Spell-check! Seriously. Have someone go over your cover letter and vita. We all make mistakes in grammar and spelling, but you are trying to put your best foot forward here, and although I–like everyone–will claim to look past such small errors, they really give a poor first impression. Be especially careful with things like the name of the university (easier with “Yale” than “Quinnipiac,” to be fair), and the name of the chair. Luckily, my name is not listed as the chair for this hiring round, so that has been less of a problem, but in at least two previous hires, the letter was addressed incorrectly. A corollary here: if you send your document in Word, be sure that it is “clean,” and doesn’t include tracked changes. If you want to be safer, just turn it in as a PDF.

Send enough stuff. Our ad did not ask for enough documentation. Even if the ad doesn’t ask for it, consider including examples of your writing, a teaching philosophy, and other materials. Or at least make them available on the web as supplementary material. If we have to ask you for more, we may never get that far. Oh, and send it as a package, not piecemeal.

If you are a grad student, list your work under review. It’s always a question, and I have been on a hiring committee where we have seen a lot of promises for work that was under review, but very little track record. That doesn’t do much for your case. If, however, you have presented a number of papers, and maybe even have things already published, you should indicate work that is currently in the pike. This is obviously the case for articles that have been accepted, but not yet printed, but you may also indicate material that is currently under review. We understand the publication cycle may mean that what you currently have published doesn’t reflect what your vita will look like next year.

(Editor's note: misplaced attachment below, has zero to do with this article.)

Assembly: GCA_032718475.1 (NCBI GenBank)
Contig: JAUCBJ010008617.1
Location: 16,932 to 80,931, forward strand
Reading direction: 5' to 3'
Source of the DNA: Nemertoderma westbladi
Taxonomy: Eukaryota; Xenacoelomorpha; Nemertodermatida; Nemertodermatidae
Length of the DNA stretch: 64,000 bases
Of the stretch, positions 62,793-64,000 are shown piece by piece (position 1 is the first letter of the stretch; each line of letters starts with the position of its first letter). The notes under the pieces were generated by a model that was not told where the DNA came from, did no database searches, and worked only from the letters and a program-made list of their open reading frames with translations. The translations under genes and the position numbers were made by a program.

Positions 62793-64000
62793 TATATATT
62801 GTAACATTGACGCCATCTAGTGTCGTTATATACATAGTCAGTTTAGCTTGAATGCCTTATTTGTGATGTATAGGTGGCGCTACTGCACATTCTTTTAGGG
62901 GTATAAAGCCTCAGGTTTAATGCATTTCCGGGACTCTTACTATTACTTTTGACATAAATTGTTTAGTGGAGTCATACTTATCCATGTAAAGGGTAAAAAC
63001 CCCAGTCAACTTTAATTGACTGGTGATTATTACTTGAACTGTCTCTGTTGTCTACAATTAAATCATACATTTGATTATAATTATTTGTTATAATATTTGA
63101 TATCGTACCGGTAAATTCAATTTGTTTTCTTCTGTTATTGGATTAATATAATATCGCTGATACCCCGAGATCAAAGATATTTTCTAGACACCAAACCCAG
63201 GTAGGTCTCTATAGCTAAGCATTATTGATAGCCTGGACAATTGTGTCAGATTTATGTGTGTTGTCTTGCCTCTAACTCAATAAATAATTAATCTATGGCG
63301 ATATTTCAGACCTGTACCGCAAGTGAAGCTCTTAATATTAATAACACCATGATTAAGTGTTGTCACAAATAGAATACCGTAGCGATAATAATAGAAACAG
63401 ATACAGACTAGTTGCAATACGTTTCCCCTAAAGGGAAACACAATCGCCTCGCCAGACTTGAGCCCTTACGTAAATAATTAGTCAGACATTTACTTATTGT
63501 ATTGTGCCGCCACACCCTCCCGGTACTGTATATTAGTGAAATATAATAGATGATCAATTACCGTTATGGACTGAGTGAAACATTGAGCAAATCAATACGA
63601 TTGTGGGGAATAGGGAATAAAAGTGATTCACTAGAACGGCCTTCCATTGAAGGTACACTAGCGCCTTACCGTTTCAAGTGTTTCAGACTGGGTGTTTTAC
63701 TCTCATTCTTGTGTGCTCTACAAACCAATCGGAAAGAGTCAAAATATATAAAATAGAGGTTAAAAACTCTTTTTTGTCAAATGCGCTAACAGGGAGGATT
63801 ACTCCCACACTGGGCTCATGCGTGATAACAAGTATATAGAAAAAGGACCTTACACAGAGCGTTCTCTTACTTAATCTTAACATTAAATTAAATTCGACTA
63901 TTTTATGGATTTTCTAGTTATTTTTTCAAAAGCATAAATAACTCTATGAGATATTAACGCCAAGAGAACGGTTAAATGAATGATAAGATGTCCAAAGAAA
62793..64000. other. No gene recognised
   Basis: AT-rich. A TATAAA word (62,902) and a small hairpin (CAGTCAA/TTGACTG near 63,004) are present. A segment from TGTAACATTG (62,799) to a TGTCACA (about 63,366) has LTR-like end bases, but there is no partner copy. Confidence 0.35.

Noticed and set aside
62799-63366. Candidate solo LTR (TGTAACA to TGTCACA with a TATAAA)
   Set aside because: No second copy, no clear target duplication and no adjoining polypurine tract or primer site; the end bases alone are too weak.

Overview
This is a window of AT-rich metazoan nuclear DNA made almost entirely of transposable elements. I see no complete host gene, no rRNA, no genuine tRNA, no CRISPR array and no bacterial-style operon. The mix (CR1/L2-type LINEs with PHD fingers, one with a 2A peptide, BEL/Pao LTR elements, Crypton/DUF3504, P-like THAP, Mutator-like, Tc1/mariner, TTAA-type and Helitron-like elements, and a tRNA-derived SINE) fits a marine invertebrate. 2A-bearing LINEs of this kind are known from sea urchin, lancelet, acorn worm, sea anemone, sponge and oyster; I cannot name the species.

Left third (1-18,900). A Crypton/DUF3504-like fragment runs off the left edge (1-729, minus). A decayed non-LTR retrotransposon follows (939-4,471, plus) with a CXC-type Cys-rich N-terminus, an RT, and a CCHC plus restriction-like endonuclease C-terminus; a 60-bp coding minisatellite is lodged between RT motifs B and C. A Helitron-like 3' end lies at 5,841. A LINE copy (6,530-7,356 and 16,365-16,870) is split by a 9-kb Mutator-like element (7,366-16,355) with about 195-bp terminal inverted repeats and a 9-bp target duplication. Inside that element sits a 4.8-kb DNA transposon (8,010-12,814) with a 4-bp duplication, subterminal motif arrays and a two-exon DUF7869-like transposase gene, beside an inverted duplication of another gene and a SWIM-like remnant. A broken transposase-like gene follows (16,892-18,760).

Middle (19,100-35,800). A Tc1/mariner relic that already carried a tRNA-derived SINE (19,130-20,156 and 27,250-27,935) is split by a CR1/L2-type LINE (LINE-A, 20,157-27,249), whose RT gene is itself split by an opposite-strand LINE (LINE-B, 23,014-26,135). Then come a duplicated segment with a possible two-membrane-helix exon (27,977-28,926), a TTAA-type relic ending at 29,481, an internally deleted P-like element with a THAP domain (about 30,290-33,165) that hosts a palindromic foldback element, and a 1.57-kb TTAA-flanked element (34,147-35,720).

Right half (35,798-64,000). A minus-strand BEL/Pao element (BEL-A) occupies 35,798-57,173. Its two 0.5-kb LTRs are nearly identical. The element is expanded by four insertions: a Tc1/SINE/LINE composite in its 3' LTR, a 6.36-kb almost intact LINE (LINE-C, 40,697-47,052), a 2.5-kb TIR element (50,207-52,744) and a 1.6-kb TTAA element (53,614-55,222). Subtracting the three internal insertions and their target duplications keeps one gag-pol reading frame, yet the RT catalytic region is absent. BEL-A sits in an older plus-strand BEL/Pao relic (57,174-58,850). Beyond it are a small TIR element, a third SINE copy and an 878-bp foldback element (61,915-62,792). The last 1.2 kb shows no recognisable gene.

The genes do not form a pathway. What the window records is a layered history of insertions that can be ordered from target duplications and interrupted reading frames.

If you are switching to (or back to) academia, get some coaching. A killer resume in the context of your industry may not translate neatly to an academic hiring committee, even if your professional experience is desirable. At my current university, we strongly value that professional experience, but it is important that it is laid out in a way that makes it fit in a scholarly setting. Even better if you have shown that you have kept a hand in the teaching and research side, to demonstrate that you have potential to shine there. Practitioners sometimes see teaching as the fall back (“well, I could always retire… or teach!”), and frankly, those are often the professionals who are least suited to an academic career.

Watch your web image. We’re hiring for an interactive communication position, and for something so closely related to the internet, you should expect that we are going to Google you. What do we find? Well, in some cases, we find a set of well-crafted websites by the applicant, as well as their appearance on other sites that are related, which gives us more to go on. In some cases, we only find references to their publications and presentations, which is fine; a solid second-place. Then there are applicants whose web designs leave something substantial to be desired. If you are applying for a job in interactive media, you shouldn’t have web pages that look like they were done by our least able undergraduates. They shouldn’t work only in Internet Explorer. They shouldn’t–if at all possible–be broken. (I realize, I’m throwing stones from a fairly glassy house here, but there it is.)